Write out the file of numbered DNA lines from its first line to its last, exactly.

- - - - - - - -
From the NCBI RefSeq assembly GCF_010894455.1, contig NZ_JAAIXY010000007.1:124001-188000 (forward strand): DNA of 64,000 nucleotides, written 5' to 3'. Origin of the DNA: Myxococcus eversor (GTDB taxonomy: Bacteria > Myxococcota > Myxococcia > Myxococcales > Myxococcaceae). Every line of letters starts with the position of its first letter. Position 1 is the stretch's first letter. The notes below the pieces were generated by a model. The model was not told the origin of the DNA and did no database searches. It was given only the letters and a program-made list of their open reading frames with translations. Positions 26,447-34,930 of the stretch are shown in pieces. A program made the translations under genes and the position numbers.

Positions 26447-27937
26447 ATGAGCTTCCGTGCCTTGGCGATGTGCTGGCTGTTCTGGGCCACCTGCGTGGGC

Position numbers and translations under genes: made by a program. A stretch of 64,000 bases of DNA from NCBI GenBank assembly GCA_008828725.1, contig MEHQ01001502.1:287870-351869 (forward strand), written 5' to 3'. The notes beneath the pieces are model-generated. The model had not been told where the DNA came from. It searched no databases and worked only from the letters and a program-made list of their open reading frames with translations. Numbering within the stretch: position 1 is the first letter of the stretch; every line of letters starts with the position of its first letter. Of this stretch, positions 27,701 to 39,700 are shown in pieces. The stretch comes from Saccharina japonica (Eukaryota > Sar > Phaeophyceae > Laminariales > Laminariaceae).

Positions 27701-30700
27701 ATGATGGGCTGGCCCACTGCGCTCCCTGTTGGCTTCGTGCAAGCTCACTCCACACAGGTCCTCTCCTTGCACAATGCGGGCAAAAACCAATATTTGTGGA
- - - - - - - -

From the NCBI RefSeq assembly GCF_010894455.1, contig NZ_JAAIXY010000007.1:124001-188000 (forward strand): DNA of 64,000 nucleotides, written 5' to 3'. Origin of the DNA: Myxococcus eversor (GTDB taxonomy: Bacteria > Myxococcota > Myxococcia > Myxococcales > Myxococcaceae). Every line of letters starts with the position of its first letter. Position 1 is the stretch's first letter. The notes below the pieces were generated by a model. The model was not told the origin of the DNA and did no database searches. It was given only the letters and a program-made list of their open reading frames with translations. Positions 26,447-34,930 of the stretch are shown in pieces. A program made the translations under genes and the position numbers.

Positions 26447-27937
26447 ATGAGCTTCCGTGCCTTGGCGATGTGCTGGCTGTTCTGGGCCACCTGCGTGGGC

Position numbers and translations under genes: made by a program. A stretch of 64,000 bases of DNA from NCBI GenBank assembly GCA_008828725.1, contig MEHQ01001502.1:287870-351869 (forward strand), written 5' to 3'. The notes beneath the pieces are model-generated. The model had not been told where the DNA came from. It searched no databases and worked only from the letters and a program-made list of their open reading frames with translations. Numbering within the stretch: position 1 is the first letter of the stretch; every line of letters starts with the position of its first letter. Of this stretch, positions 27,701 to 39,700 are shown in pieces. The stretch comes from Saccharina japonica (Eukaryota > Sar > Phaeophyceae > Laminariales > Laminariaceae).

Positions 27701-30700
27701 ATGATGGGCTGGCCCACTGCGCTCCCTGTTGGCTTCGTGCAAGCTCACTCCACACAGGTCCTCTCCTTGCACAATGCGGGCAAAAACCAATATTTGTGGA